As lockdown measures are gradually lifted, the return of sport – at all levels – is getting closer. Professional football has already made its return in England, while cricket Test matches between England and West Indies are set to begin on 8 July. Meanwhile, rugby is hoping to restart its season in August.
Grassroots activities have returned in some form too, with some sports – such as golf and tennis – being able to kickstart certain club activities, although with restrictions. Basketball (and netball) courts, cricket nets and bowling greens have also been given the greenlight to reopen, as long as social distancing and a limit of six people is adhered to.
As of 3 July the official government advice is that:
“Outdoor sports courts are allowed to be open if those responsible for them can open them safely. This includes basketball and tennis courts, playing spaces like golf courses (public and private) and playing fields and water sports. Each venue, including council-owned sports facilities, should make their own decisions about when their facilities are ready.”
You can view the full government guidance on sport, published by the DCMS and updated on 30 June, here.
From 4 July, outdoor gyms and playgrounds can also open – although outdoor swimming pools will remain closed.
As the devolved governments of Scotland, Wales and Northern Ireland have taken their own path, the picture in those nations is slightly different.
In Scotland, grassroots clubs have been told they will be able to “explore a return to training” in phase three of the Scottish Government’s easing of the coronavirus lockdown (Scotland is currently in phase two of the government’s easing of the lockdown). Read more here.
In Wales, outdoor sports courts – apart from five-a-side football pitches, outdoor gyms and playgrounds – were allowed to open from 22 June. Rules about staying local, however, are still in place, which means that no one will be able to travel more than five miles for any sporting activity.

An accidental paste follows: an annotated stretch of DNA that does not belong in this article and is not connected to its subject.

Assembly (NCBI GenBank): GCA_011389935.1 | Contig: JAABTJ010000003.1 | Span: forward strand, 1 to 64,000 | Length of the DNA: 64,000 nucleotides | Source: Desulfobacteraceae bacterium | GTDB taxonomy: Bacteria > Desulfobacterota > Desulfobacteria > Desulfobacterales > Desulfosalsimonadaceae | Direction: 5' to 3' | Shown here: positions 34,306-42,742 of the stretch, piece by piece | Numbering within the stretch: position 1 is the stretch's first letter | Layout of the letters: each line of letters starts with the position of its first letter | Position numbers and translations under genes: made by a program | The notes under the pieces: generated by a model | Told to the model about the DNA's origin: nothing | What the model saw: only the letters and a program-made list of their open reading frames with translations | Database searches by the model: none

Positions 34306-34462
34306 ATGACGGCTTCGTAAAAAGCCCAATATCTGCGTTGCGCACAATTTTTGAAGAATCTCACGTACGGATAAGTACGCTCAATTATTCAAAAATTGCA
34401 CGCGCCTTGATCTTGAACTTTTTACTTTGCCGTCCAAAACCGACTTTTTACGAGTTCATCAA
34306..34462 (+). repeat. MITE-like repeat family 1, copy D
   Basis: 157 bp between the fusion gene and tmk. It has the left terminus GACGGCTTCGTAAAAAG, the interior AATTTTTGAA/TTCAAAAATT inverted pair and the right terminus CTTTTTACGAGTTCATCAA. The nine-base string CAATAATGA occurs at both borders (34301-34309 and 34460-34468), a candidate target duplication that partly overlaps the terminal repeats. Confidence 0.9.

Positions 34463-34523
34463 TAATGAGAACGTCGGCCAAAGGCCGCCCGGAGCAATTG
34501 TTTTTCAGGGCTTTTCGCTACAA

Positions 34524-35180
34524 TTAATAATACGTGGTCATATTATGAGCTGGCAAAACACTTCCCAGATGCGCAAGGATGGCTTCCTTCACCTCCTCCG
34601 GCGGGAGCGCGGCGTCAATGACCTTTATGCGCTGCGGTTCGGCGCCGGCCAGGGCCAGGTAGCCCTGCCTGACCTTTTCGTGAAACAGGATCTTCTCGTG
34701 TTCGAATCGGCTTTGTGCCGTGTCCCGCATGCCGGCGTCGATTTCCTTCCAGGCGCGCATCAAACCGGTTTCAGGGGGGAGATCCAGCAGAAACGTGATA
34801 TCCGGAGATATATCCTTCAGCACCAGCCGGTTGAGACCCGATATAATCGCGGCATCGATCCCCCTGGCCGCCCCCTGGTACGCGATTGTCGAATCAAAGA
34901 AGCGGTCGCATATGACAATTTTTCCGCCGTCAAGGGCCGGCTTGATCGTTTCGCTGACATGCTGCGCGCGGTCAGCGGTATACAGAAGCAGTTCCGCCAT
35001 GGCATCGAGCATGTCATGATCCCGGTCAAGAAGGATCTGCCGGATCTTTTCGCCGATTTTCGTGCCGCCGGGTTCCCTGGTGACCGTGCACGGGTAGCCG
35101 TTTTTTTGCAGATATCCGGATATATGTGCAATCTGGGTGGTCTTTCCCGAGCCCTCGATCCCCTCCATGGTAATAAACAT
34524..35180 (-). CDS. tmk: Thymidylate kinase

Northern Ireland, meanwhile, opened its outdoor sports facilities on 8 June. Outdoor activities in general are now permitted, subject to social distancing being maintained.
In its guidance, the Northern Irish government said: “There is no list of permitted activities but certain activities clearly present lower risks than others, for example, walking, cycling, golf, lawn bowls and angling.”
The government’s reopening strategy regarding sport has left many clubs and facility owners in a quandary. While courts are allowed to open, social distancing measures and limits placed on the number of people allowed to gather mean that – in practice – very few sports clubs have restarted activities.
The noises coming out of government are, however, encouraging. Culture Secretary Oliver Dowden dropped a big hint that further announcements would be made regarding sport and physical activity, stating that he understood the public are “itching” to resume their sport and fitness routines.
“Sports recovery is never just about elite sports, so we’re working closely to get grassroots and community sport back and up running as soon as it’s safe to so,” Dowden said.
While the official go-ahead for activities needs to come from the government, sports organisations have been busy in drawing up guidance and advice in preparation for the big day. We have collected the latest advice and guidance documents here to help SAPCA members, partners and other stakeholders plan for the return of sport.